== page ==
Would it have been better if Timothy Geithner had had the power to guarantee all bank debt early on? As James Surowiecki reminds us, that was part of the Swedish solution. Justin Fox plausibly suggests that we might have avoided a lot of pain with a fast, full guarantee.
But that’s not the point. The question isn’t whether we could have avoided this crisis, if only we had cut a big check. We could have, and that was not lost to any of us debating these issues more than a year ago. (See e.g. me or Mark Thoma.) Had we done so, the near-to-medium term fiscal costs might have been less than they probably will be now. So, with 20/20 hindight, would it have been a good idea?
How you answer that question depends upon how you view the crisis. Is it an aberration, a shock to a basically sound financial system, or is it a painful symptom of an even more dangerous condition? Under what circumstances would our political system be likely to impose reforms that would prevent large scale misallocations of capital and shifting of losses to taxpayers in the future?
If you think that our financial system just needs some tweaks, some consolidation of regulators’ organizational charts and sterner supervision, then you should prefer that we had just cut a check, passed Sarbanes/Oxley Book II, and moved on. But that is not what I, or most proponents of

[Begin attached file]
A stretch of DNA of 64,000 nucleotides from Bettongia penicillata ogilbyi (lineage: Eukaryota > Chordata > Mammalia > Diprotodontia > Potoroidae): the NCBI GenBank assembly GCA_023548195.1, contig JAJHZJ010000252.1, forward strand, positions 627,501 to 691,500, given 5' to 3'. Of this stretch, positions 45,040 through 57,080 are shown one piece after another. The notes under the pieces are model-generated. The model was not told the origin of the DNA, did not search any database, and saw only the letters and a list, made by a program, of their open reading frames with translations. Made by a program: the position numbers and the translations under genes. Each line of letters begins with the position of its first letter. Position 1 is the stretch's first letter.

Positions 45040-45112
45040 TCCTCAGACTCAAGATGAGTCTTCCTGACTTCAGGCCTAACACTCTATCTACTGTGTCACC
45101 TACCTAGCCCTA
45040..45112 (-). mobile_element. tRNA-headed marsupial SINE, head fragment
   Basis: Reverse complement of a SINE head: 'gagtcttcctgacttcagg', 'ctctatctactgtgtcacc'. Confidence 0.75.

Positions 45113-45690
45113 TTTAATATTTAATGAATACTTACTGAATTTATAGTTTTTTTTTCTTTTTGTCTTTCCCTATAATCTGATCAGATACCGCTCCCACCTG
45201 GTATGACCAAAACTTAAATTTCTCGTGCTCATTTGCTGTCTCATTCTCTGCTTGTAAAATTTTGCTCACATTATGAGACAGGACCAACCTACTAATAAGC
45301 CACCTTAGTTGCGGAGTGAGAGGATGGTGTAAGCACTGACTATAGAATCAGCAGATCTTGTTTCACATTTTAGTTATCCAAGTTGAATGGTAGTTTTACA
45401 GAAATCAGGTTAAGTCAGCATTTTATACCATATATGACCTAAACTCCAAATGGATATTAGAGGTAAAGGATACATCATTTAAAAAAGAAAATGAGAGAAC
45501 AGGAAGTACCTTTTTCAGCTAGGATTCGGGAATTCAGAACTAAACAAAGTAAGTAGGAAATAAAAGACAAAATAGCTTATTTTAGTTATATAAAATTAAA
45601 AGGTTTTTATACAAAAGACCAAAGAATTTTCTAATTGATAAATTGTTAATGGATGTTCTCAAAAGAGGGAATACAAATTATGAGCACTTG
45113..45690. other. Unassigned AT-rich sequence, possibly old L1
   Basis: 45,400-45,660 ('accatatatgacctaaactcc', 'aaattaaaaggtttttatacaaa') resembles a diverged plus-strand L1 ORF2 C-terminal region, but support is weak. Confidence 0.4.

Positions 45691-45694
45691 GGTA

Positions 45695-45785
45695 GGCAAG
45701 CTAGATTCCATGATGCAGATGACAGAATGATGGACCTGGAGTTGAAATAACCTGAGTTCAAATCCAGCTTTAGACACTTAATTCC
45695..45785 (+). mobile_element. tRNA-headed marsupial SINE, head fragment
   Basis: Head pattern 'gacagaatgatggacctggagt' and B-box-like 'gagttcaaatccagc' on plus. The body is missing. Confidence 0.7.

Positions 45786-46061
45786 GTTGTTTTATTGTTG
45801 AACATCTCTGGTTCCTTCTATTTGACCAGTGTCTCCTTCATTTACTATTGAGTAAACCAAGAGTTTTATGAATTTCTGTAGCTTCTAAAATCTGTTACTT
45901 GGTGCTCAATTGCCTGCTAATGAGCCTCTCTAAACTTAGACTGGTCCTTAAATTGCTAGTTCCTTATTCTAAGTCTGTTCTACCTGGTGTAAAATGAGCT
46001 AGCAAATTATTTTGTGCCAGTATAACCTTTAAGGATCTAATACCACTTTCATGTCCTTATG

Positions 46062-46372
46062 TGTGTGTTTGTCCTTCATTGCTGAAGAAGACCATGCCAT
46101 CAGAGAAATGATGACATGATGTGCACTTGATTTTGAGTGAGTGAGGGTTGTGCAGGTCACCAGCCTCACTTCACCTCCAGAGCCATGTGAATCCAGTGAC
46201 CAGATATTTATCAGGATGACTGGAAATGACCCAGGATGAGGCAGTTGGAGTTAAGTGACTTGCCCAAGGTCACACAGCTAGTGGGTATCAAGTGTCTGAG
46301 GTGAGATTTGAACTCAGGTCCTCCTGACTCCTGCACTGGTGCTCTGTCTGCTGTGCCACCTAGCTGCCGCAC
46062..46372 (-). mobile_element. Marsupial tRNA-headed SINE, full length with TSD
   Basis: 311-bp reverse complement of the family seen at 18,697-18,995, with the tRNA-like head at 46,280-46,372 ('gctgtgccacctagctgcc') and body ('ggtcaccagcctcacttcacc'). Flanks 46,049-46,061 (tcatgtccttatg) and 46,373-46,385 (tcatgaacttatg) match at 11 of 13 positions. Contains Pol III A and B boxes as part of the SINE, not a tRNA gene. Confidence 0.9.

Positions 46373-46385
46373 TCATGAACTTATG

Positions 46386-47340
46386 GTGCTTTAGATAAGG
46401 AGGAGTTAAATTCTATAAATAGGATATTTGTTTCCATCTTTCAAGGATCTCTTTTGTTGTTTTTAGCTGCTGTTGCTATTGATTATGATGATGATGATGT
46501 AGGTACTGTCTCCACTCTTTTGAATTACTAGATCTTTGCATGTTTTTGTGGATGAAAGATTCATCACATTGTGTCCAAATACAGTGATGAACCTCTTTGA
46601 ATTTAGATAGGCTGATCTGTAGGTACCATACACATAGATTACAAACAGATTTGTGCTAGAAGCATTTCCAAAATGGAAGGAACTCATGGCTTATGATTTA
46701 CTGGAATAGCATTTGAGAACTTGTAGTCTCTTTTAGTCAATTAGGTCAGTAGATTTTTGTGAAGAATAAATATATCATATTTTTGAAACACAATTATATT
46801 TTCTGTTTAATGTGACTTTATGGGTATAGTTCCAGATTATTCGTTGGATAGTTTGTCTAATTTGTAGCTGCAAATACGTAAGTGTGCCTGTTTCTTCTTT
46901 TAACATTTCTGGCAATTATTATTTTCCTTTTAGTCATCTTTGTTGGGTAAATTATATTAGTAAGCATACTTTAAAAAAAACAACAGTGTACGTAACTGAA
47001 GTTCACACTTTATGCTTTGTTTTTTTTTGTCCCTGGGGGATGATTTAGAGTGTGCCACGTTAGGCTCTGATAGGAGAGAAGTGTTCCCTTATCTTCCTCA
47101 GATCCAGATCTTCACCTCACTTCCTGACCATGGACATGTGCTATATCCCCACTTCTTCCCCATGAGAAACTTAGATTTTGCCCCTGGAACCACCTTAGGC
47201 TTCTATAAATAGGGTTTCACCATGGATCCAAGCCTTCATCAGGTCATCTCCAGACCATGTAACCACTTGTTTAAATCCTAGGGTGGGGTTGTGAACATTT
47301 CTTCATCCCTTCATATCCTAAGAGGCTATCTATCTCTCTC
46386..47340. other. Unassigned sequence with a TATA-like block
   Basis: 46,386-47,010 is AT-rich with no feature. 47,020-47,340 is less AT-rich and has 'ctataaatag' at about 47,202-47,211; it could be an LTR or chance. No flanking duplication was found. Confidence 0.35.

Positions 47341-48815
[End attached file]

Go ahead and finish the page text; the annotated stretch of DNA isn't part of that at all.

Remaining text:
nationalization temporary receivership for insolvent banks, believe.
If you believe, as I do, that we need a root-and-branch reorganization of the financial system, which must necessarily involve the dismemberment and intrusive restraint of deeply entrenched institutions, does that mean pain is the only way forward, “the worse the better” in the old revolutionary cliché? It need not mean that. But it does mean that palliative measures, like giving the banks money, would have to be attached to curative measures, like enacting capital requirements and imposing regulatory burdens that would force financial behemoths to break themselves up or become boring narrow banks. For almost two years, policymakers at the Fed and the Treasury, including Secretary Geithner, have offered bail-out after bail-out and asked for nothing serious in return.
Do I regret that Henry Paulson was not empowered to issue a blanket guarantee of bank assets early on, as the Swedes did? No, I don’t regret that at all. Why not? Because I think that “Hank the Tank” was a crappy negotiator, not only for taxpayers in a fiscal sense, but also for the economy and the polity more deeply. He would have offered the financial system sugar without requiring it to make the medicine go down. He may believe, quite sincerely, that a cure would be worse than the disease. He may believe that, but he is wrong. If we “get past this crisis” by restarting a consumer-credit-based, indiscriminate-investor-financed, current-account-deficit-making, income-inequality-expanding economy, we will have increased, not diminished, the likelihood of a major collapse.
You may believe that we have learned our lesson, that if we can just get some stability and comfort for a while we are prepared to do what must be done. That’s a respectable position. But I don’t share it, and neither do the majority of Americans who are unwilling to allow their representatives to sign off on any more expensive aspirin. We want value for value, an ironclad commitment of root and branch reform in exchange for the unimaginable sums of money we are being asked to hand over.